And then there's his comment about the "forty-seven percent" who don't pay any taxes (actually forty-nine in the book...obviously nobody's been reading it, since it's been out a couple of years but this didn't become a big deal until the "secret video" was recently leaked), which are not only incredibly offensive, but just plain wrong. Among other things, most of the people who don't pay federal income tax in this country are either retirees, or young people or immigrants in low-paying jobs, most of whom will move up into a higher bracket at some point and start paying those taxes...but in the meantime, they're still paying into Social Security and Medicare, and those funds can be used for other federal expenditures as well, so the picture he paints of nearly half of Americans as worthless moochers is truly outrageous.

His discussion of abortion is also deeply wrong, based on pure religious nonsense. He writes: "But in any decision about whether to end a pregnancy, we must remember that two lives are involved, and own this point, courts have been long and conspicuously silent. Because the fact is that two lives, not one, is involved, I am unapologetically pro-life. Both mother and child are human beings, but only one does not yet have a voice to defend itself.... For all the conflicting views on this issue, it speaks well of our country that we recognize abortion as problem. The law may call it a right, but no one ever called it *good*, and, in the quiet of conscience people of both political parties know that more than a million abortions a year cannot be squared with the good heart of America." I think that speaks for itself. (And incidentally, *I* would call abortion---or to be more precise, a woman's freedom to make her own reproductive decisions---GOOD.) And Romney says several other things in the final chapters of the book that I found so personally offensive that I can't even discuss them.

(And I just have to add a note about the audio edition: listening to Romney read his own book is painful. I could hardly stand it after the first sentence. He sounds like some crazy amalgamation of George W. Bush, Tom Brokaw, and some creepy General Authority of the LDS church. So do yourself a favor and DON'T get the audiobook!)

So, Romney is basically a fascist with socialist leanings, and Obama is basically a socialist with fascist leanings---both of them as a consequence of their religious zealotry. Take your pick, America! Although there is actually a third choice...which is why I strongly recommend reading this, Obama's The Audacity of Hope, and Gary Johnson's Seven Principles of Good Government (which is less in-depth than Romney's book, but far more principled), and come to your own conclusions. ( )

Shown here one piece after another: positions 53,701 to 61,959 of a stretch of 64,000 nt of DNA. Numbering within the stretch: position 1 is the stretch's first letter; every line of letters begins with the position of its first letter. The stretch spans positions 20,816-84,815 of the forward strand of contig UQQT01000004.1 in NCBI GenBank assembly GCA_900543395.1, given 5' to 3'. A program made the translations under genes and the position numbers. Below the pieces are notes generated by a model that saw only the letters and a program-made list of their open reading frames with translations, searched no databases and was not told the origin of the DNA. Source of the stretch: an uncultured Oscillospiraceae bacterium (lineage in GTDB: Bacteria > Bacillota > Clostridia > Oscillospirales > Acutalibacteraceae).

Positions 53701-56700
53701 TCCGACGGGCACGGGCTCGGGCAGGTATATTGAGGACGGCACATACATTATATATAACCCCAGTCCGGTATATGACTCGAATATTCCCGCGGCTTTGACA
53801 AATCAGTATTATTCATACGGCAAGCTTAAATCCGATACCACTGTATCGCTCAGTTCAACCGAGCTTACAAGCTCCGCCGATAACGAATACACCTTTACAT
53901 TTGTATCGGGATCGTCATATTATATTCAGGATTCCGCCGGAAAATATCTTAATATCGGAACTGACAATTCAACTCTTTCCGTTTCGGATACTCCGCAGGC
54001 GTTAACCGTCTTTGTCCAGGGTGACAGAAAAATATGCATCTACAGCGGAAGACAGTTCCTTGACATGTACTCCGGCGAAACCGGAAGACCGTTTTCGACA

AshRyan | Oct 4, 2012 |
A bit preachy (and too moral) at times but a good read that does a good job of reminding us, in certain areas, of why America is great ... and how it could be greater. ( )
  emlzcole | Dec 1, 2010 |
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Amazon.com Product Description (ISBN 0312609809, Hardcover)

On his first presidential visit to address the European nations, President Obama felt it necessary to apologize for America’s international power.  He repeated that apology when visiting Latin America, and again to Muslims worldwide in an interview broadcast on Al-Arabiya television.

In No Apology, Mitt Romney asserts that American strength is essential—not just for our own well-being, but for the world’s.  Governments such as China and a newly-robust Russia threaten to overtake us on many fronts, and radical Islam continues its dangerous rise.  Drawing on history for lessons on how great powers collapse, Romney shows how and why our national advantages have eroded.  From the long-term decline of our manufacturing base, our laggard educational system that has left us without enough engineers, scientists, and other skilled professionals, our corrupted financial practices that led to the current crisis, and the crushing impact of entitlements on our future obligations, America is in debt, overtaxed, and unprepared for the challenges it must face.

We need renewal: fresh ideas to cut through complicated problems and restore our strength.  Creative and bold, Romney proposes simple solutions to rebuild industry, create good jobs, reduce out of control spending on entitlements and healthcare, dramatically improve education, and restore a military battered by eight years of war.  Most important, he calls for a new commitment to citizenship, a common cause we all share, rather than a laundry list of individual demands.  Many of his solutions oppose President Obama’s policies, many also run counter to Republican thinking, but all have one strategic aim: to move America back to political and economic strength. 

Personal and dynamically-argued, No Apology is a call to action by a man who cares deeply about America’s history, its promise, and its future. 

(retrieved from Amazon Mon, 30 Sep 2013 14:02:56 -0400)

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The former Republican presidential candidate asserts that both his own party and the Obama administration are failing to confront the critical issues that face the United States, and charts a course for a better future.